by Eric Kripke is more or less a monster-of-the-week mystery drama show that started into its tenth season in the beginning of October. Because (nearly) every episode follows a certain pattern a proper review – episode by episode – would be rather redundant. Therefore I’ll give an overview of the storyline and a few important plot points so far, so that you will be well prepared for catching up.
The brothers Sam and Dean Winchester set off to find their father John, who hasn’t returned from a hunting trip. Though, unlike normal families the Winchesters do not hunt game, but monsters; especially an yellow eyed Demon that killed their mother by pinning her on the ceiling and burning her alive. While not able to defeat the Demon, the boys at least manage to meet up with their father. He tells them of a weapon – a Colt, whose bullets can kill Demons – which he wants to use on their mutual enemy. Playing cat and mouse with the fiend, the three of them end up badly injured, after a Demon-possessed driver sends his truck crashing into their Impala.
From this short storyline you can see that the first Season focused on gaining its footing and showing off the vast collection of monsters the two protagonists would be facing. The term monster-of-the-week-show can be used here as each week there is a different foe, with the big bad lurking in the background.
For the first time we meet Ghosts – or rather Vengeful Spirits -, Vampires, Werwolves and of course Demons and many others. Without much explanation as to the why and how, the ways to deal with these creatures are simply thrown at us:
A Ghost’s remains need to be salted and burned; Vampires have to be beheaded and Silver Bullets do the trick with the Big Bad Wolfs.
With the Colt there is also a way to get permanently rid of Demons, whereas exorcising them would send them simply back to Hell.
In this Season we are not only introduced to the key characters – Sam and Dean, and to some extent John and the yellow eyed Demon – but also to some of the key elements of the show.
As mentioned before is most notably the monster-of-the-week theme. While a (version of a) monster might return, it is rarely the same creature two weeks in a row. These encounters aren’t by chance, but instead sought out by the boys. In newspapers and other media they look for strange sightings or freak accidents and then dress up as police, FBI or whatever necessary to pursue their so-called cases.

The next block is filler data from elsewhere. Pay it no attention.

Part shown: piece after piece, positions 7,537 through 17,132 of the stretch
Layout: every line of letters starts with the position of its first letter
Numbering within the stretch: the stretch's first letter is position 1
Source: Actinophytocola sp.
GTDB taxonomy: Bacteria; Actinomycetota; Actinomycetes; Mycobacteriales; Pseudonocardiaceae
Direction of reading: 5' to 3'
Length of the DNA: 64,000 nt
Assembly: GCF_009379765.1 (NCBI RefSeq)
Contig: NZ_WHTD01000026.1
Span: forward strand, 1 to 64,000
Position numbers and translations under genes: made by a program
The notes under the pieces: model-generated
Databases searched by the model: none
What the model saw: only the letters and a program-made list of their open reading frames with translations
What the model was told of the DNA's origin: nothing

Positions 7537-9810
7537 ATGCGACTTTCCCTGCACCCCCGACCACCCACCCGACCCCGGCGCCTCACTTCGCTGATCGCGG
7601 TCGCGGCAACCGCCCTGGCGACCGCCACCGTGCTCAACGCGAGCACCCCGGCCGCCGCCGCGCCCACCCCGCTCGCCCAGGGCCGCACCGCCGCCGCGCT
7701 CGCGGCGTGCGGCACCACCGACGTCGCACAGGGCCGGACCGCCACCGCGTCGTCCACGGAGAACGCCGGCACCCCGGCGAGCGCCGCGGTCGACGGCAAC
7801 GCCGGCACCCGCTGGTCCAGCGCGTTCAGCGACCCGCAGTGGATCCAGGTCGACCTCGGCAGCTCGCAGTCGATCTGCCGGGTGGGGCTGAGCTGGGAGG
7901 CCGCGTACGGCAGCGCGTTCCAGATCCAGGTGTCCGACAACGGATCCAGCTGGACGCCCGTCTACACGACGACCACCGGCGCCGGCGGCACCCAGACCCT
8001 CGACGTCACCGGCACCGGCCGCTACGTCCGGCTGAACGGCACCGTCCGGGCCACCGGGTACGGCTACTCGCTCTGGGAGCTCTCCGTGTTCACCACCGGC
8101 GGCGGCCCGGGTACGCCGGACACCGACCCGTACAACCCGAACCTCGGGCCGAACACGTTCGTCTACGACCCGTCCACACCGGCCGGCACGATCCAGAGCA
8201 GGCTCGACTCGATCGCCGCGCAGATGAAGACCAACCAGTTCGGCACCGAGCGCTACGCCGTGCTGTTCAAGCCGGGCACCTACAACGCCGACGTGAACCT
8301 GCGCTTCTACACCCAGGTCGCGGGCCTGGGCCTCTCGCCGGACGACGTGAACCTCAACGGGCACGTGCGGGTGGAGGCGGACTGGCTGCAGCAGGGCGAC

We also learn about the Colt and John Winchesters Journal, the latter holding information about all the monsters he had encountered in his time.
Both items are frequently referred to or used after their first appearance.
The Journal even seems to be like a Wikipedia for everything monster-related as it provides an answer to all the questions the boys have whilst searching for a way to defeat their foes.
Another big topic besides the search for their father is the search for revenge. I have not mentioned this in the summary, but Sam’s reason for joining his brother wasn’t to find his/their father. He wanted to kill the Demon that not just took his mother, but in the pilot also took his girlfriend.
Driven by revenge he feels their cases to be bothersome instead of a good/the right thing to do for the people suffering from the monsters.
In this Season we see Dean as the boy/man who would follow his father’s words to the letter and Sam as the rebellious kid that rarely agrees with either of them.
Their arguments are petty and childish and don’t always seem genuinely motivated.
Pro’s and Con’s
While it is unsatisfying that most of the plot is carried by dialogue of the brothers at the end of the episode – usually in or around the Impala -, it still isn’t that bad a reoccurring pattern. Though this is what makes it difficult to review it properly.
A plus point goes to the diverse range of monsters.
When I first watched the show during its original run on television (back in 2007), I was quite afflicted by it. A scene from the episode “Wendingo“, never left my memory. But when I re-watched it, it wasn’t as exciting any more. Though, I cannot tell if this was due to the show or my changed point of view. But I do believe it has a lot to do with the latter as seven years is quite some time (It would be ten if I had watched it on American television).
You need a magnifier to see the plot in this Season and the initial thrill of meeting new different monsters is soon replaced by the predictability of the episodes’ outcome. Still, it is an interesting concept, with some surprises and it has a finale cliff-hanger, where you simply want to know what happens next.
Rating: 3 out of 5
Until next time.
Season Two: Supernatural Summary – Season 2
Originally posted on EXTREMIS REVIEWS: Carry On Our Wayward Sons: Supernatural Season One – The One In Which the Winchesters Become a Pair